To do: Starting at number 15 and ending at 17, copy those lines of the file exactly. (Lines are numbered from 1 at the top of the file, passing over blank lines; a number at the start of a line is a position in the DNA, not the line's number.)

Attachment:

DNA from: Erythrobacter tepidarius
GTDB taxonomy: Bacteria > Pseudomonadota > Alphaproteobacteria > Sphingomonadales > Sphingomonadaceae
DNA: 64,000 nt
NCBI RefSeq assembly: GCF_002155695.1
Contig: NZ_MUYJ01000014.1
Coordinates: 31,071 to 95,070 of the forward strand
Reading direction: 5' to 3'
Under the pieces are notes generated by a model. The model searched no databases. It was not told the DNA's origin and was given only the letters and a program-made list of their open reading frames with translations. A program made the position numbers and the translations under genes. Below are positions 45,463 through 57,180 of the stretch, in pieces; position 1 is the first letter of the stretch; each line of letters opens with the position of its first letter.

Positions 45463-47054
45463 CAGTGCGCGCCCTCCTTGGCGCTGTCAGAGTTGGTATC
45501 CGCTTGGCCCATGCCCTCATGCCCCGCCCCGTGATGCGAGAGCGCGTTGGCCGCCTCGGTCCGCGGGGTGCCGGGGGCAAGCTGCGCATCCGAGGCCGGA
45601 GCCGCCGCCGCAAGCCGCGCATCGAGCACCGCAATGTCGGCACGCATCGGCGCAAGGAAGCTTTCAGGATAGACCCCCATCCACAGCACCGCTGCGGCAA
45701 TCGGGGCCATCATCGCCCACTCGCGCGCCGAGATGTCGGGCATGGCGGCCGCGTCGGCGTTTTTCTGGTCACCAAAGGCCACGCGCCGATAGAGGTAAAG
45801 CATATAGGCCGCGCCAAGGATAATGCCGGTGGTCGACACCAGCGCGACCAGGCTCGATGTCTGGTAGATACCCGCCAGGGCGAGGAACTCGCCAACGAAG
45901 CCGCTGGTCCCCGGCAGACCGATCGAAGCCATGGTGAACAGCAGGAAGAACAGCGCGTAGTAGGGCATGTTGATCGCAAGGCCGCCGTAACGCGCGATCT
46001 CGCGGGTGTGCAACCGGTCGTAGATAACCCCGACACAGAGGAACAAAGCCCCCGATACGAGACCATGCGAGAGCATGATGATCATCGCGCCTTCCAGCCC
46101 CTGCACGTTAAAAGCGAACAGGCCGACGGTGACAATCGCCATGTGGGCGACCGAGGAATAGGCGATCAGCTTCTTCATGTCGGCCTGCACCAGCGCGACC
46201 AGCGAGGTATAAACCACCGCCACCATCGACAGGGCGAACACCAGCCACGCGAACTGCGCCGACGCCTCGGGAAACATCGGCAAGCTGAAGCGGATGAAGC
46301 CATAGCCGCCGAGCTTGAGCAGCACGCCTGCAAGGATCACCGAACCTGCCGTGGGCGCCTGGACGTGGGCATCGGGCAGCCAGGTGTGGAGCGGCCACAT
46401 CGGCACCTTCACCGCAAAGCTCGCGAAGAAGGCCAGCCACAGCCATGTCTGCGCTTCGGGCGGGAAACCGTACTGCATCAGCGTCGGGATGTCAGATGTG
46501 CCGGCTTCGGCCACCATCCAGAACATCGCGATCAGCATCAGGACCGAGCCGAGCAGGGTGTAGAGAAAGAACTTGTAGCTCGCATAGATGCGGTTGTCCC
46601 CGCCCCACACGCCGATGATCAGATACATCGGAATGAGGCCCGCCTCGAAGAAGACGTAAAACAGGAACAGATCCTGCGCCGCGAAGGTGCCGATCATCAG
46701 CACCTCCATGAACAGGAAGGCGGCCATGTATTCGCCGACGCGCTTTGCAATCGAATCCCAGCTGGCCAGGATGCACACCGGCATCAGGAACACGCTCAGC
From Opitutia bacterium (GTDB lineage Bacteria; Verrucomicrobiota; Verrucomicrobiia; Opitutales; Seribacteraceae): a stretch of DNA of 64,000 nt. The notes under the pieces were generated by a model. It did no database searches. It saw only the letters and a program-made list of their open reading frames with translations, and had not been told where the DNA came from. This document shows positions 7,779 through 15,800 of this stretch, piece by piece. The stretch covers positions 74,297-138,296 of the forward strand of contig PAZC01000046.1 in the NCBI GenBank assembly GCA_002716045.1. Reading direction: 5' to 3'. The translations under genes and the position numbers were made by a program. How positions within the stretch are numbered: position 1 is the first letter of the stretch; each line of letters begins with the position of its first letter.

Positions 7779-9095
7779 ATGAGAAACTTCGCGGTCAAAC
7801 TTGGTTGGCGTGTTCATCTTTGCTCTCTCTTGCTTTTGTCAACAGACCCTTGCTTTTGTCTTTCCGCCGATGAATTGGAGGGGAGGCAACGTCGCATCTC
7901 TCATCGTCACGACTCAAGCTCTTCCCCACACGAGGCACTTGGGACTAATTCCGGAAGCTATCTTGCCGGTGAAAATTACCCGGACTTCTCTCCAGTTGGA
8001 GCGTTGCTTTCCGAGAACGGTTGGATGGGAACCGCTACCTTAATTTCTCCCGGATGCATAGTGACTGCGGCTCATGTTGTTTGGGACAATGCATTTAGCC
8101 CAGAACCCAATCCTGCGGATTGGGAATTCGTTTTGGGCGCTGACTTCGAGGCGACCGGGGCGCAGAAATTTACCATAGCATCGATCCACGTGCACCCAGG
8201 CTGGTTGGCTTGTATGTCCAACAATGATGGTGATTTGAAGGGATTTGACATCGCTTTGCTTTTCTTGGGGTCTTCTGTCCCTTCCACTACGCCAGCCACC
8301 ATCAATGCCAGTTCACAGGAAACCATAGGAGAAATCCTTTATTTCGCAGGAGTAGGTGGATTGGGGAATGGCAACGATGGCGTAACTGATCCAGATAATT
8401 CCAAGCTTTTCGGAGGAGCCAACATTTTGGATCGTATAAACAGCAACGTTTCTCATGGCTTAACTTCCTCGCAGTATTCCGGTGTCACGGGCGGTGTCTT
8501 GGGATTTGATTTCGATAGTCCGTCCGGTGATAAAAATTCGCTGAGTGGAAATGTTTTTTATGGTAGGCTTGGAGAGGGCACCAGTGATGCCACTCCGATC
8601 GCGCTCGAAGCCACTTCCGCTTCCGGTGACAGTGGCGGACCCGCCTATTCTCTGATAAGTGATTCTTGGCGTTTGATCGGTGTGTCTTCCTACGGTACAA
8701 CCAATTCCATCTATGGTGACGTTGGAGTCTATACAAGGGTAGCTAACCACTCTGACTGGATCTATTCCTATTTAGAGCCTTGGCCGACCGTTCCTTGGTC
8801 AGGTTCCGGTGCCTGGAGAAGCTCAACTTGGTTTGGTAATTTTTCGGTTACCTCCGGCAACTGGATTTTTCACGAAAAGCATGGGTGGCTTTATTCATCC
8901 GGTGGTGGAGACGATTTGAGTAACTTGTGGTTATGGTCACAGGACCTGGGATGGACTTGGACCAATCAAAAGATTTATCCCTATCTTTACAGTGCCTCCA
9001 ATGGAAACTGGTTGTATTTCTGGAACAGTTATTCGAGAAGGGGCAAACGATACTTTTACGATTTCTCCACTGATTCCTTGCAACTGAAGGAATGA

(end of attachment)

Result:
45901 CCGCTGGTCCCCGGCAGACCGATCGAAGCCATGGTGAACAGCAGGAAGAACAGCGCGTAGTAGGGCATGTTGATCGCAAGGCCGCCGTAACGCGCGATCT
46001 CGCGGGTGTGCAACCGGTCGTAGATAACCCCGACACAGAGGAACAAAGCCCCCGATACGAGACCATGCGAGAGCATGATGATCATCGCGCCTTCCAGCCC
46101 CTGCACGTTAAAAGCGAACAGGCCGACGGTGACAATCGCCATGTGGGCGACCGAGGAATAGGCGATCAGCTTCTTCATGTCGGCCTGCACCAGCGCGACC